For the two male leads, Preminger cast newcomer Ken Howard, who was starring in the Broadway production of 1776, and theater director Robert Moore. Howard was offered an extended contract with Preminger and appeared in his next film, Such Good Friends (1971). Moore, who was directing Boys in the Band on Broadway, approached Preminger for a small part in his film. Moore saw this as an opportunity to study Preminger and learn how to direct a film through observation. Preminger was so impressed with Moore that he cast him in a lead role rather than a bit part.
With Moore came several stage actors, including James Coco and Leonard Frey. Kay Thompson, Liza Minnelli’s godmother and best known for her children’s book series Eloise, was cast as the eccentric rich landlady. Former football star turned actor Fred Williamson was cast as the fun-loving and empathetic hotel clerk Beach Boy. The cast was primarily made up of unknowns, with the notable exception of Anne Revere, who had been blacklisted by Hollywood in the 1950s and hadn’t been in a film since her role in A Place in the Sun (1951). According to Fujiwara, Revere summed up her experience working on the film by saying “It’s only a tiny part, but, after all those years, God, I loved doing it.”
Production ran from July to September 1969. There were a host of problems with the on-location shooting. In Massachusetts, filming took place in Beverly, Gloucester (Hammond Castle) and Manchester-by-the-Sea with little fanfare. Preminger even sponsored a contest with local filmmakers to produce a short documentary on the making of the film.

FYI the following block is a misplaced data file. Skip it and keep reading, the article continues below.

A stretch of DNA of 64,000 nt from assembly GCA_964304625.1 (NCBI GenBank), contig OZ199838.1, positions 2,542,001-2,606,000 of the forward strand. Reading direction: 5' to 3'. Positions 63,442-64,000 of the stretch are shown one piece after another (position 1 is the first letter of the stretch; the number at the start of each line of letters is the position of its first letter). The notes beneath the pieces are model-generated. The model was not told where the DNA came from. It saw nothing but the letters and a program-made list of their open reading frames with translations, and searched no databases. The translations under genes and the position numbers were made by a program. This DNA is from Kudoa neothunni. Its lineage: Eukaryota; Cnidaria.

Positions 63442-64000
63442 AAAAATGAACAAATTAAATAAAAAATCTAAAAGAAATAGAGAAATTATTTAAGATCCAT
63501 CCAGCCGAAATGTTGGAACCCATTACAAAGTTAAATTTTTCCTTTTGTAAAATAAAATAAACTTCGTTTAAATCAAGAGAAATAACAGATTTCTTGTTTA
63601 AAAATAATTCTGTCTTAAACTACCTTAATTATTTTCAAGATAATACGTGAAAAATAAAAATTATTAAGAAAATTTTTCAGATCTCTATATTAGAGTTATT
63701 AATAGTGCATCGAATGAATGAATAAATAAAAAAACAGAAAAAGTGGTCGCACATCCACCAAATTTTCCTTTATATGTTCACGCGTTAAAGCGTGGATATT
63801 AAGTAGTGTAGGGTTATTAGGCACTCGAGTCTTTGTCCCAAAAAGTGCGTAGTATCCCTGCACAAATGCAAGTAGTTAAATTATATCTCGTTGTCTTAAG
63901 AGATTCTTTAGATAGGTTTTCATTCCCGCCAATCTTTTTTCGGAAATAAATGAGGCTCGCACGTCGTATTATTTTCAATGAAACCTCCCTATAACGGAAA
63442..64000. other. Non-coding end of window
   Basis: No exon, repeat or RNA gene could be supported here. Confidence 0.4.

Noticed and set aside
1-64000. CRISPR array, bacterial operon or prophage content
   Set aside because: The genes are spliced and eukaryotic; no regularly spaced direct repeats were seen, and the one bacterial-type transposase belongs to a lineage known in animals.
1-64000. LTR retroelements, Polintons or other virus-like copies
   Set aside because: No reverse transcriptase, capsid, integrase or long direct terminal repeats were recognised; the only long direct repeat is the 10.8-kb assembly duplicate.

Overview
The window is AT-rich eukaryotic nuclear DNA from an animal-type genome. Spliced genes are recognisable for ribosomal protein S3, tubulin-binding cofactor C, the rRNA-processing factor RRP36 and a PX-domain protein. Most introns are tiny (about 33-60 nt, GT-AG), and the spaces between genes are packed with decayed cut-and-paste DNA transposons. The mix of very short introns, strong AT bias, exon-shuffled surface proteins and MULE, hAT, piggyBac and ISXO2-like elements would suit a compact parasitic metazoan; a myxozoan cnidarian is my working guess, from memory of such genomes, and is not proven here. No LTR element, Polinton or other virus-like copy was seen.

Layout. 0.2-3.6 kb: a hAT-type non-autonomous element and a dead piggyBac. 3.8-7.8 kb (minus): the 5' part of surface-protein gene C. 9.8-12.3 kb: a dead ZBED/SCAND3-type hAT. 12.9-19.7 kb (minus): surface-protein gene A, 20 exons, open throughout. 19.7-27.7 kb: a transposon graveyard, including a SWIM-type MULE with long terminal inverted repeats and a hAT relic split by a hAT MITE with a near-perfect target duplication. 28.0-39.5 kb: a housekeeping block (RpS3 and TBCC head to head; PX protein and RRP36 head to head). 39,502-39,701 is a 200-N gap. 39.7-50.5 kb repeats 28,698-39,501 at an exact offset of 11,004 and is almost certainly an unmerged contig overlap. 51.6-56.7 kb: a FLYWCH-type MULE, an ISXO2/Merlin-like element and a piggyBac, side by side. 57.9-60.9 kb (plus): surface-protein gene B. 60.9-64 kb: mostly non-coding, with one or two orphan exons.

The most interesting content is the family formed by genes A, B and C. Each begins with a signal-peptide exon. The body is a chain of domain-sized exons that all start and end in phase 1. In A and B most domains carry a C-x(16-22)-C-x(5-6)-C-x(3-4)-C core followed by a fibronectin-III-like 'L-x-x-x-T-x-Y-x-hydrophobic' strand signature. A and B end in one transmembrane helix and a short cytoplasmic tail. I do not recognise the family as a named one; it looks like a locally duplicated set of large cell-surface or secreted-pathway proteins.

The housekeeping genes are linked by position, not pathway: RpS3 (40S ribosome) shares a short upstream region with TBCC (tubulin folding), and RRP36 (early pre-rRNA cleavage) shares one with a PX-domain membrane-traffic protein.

The trouble started when Preminger filmed a provocative scene where Minnelli disrobes in front of her date. That scene was shot at Blue Hills Cemetery in Braintree, MA, and outrage quickly ensued. There were four separate lawsuits filed against Preminger and Minnelli for public indecency and desecration of a cemetery. One of the lawsuits made it to court. The case was dismissed after several officers, who had been hired by Preminger for police detail during filming, noted that Minnelli was wearing a skin colored body suit and Preminger provided proof that one of the cemetery owners had granted him permission to film. In post-production, Preminger had taped over the headstones so names of the deceased would be obscured. As a result of the lawsuits, the Massachusetts legislature put into effect Section 42B of Chapter 114, which states, “No person shall use the premises of a cemetery or burial place for the purpose of making a motion picture film for commercial purposes without previous consent…” The law was put into effect on June 10th, 1970 and is sometimes referred to as the “Liza Minnelli Law.”